Indonesia has the the fourth-largest number of internet users in the world after China, India and the United States. The high mobile use in Indonesia has also changed the way people consume news. Unlike the generations before them, younger Indonesians no longer read newspapers and magazines, or listen to news radio. They turn to their mobile phones to get the latest news.
As the majority of Indonesians have turned to their smartphones to get news updates, local media are forced to adopt the practice of mobile journalism.
However, despite the increasing need for mobile-based news content in Indonesia, I argue that the adoption of mobile journalism practice by local media is still immature. This is due to limited human resources and poor access to the technology.
Mobile journalism in Indonesia
An associate professor of journalism at Ithaca College’s Roy H. Park School of Communication in the US, Anthony Adornato describes a “mobile-first culture” that is taking shape in many newsrooms, and Indonesia is no exception.
Many Indonesian media have shifted to mobile journalism. This includes the country’s biggest media group, Kompas.
Kompas established its online division kompas.com 25 years ago. In 2018, it created a dedicated team to develop mobile journalism.
“This is not without reason as 80% of our readers access kompas.com via mobile devices,” says Laksono Hari Wiwoho, kompas.com’s news assistant managing editor.
Kompas is not alone. A number of media have followed suit, including new media like Narasi TV, a digital television media start-up established in 2018.
Narasi TV has 14 programs distributed digitally through both its website and YouTube. Its founder, Najwa Shihab, says Narasi TV aims to produce better-quality mobile-first stories and ensure the content is mobile-friendly for viewers.
Mobile journalism in Indonesia is still in its infancy.
Internet connectivity remains a big challenge for reporters.
“The quality of a limited internet network often slows down or stops the process of sending videos. This condition is even worse if we want to go live or to stream,” says Laksono.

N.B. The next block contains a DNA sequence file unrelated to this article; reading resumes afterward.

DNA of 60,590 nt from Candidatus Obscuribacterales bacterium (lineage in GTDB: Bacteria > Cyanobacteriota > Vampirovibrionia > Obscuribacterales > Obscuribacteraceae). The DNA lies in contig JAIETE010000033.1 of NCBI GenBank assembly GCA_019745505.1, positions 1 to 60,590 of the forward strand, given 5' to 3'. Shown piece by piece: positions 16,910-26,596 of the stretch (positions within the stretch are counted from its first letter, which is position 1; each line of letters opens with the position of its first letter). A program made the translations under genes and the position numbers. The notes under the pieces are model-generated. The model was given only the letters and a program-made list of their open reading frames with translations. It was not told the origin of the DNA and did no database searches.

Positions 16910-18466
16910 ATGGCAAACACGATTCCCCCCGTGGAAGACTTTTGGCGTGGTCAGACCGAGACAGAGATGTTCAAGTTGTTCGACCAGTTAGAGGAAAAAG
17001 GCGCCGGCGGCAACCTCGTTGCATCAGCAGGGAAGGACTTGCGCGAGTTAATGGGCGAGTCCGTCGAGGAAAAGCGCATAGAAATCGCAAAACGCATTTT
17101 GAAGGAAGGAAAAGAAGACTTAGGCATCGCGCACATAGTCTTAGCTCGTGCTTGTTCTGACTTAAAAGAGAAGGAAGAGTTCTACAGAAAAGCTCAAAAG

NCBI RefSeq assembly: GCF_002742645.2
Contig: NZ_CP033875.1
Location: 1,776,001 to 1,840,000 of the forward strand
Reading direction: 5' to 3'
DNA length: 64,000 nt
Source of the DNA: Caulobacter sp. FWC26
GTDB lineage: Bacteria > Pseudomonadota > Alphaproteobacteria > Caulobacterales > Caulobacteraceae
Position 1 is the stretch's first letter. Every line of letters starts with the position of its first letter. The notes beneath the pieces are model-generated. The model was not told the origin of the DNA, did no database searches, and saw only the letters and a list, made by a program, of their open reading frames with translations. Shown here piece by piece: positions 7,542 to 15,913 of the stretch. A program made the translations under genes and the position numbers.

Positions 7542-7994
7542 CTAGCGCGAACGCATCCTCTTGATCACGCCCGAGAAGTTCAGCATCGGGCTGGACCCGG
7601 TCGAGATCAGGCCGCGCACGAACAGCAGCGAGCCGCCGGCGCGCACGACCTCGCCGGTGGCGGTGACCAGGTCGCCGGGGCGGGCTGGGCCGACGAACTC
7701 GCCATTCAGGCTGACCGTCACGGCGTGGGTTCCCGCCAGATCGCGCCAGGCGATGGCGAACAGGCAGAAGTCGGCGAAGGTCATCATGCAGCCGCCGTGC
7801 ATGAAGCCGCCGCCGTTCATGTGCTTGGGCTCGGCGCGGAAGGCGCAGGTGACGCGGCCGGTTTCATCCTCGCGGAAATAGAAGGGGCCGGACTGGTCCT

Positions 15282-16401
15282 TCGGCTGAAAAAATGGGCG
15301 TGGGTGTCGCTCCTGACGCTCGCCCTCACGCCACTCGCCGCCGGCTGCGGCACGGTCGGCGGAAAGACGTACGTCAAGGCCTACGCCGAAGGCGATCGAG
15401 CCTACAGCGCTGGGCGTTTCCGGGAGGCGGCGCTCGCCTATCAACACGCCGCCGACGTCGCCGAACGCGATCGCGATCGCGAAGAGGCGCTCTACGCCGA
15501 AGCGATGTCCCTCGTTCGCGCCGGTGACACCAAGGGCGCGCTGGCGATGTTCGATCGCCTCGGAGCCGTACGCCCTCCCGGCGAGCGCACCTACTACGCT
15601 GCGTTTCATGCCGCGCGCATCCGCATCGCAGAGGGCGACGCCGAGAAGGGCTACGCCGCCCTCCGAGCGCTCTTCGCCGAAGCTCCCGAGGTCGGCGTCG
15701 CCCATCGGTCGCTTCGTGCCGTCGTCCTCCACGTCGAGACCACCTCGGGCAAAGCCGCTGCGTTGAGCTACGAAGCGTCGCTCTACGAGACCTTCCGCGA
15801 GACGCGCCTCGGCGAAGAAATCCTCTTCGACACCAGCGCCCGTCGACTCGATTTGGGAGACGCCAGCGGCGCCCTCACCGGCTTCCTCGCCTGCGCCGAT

Another obstacle is that interviewees, especially government officials, do not fully understand how mobile journalists work. They don’t consider news produced by small devices like mobile phones professional enough to be delivered to the public.
“Many government officials underestimate mobile journalists who want to interview with a smartphone. Mobile journalists are often accused as fake reporters, even when they equip themselves with press cards,” said Andi Muhyiddin, head of digital experience at Liputan6.com.
Liputan6.com reporters have written, taken pictures and recorded videos to produce news stories since 2019.
The quality of human resources is also a problem.
Journalists are expected to produce and share content across different platforms and at the same time to interact with audiences. But not many have these skills.
Therefore, all stakeholders in the media ecosystem in Indonesia have a lot of homework to do to realise the full potential of mobile journalism.
With the number of journalists in Indonesia exceeding 120,000 people, one of the highest totals in the Asia-Pacific region, I believe every modern journalist needs to have basic training in how to produce news with their mobile devices.
Local media associations like the Alliance of Independent Journalists and the Indonesian Journalists Association can work together to offer this kind of training to reporters. They can collaborate with universities to develop curriculum and training modules.
Mobile journalism opens new opportunities for media in Indonesia. Improving internet access, quality and affordability will be a starting point to support the development of mobile journalism.
Mobile journalism poses new challenges for media in Indonesia but what matters is the ability to adapt to the new normal.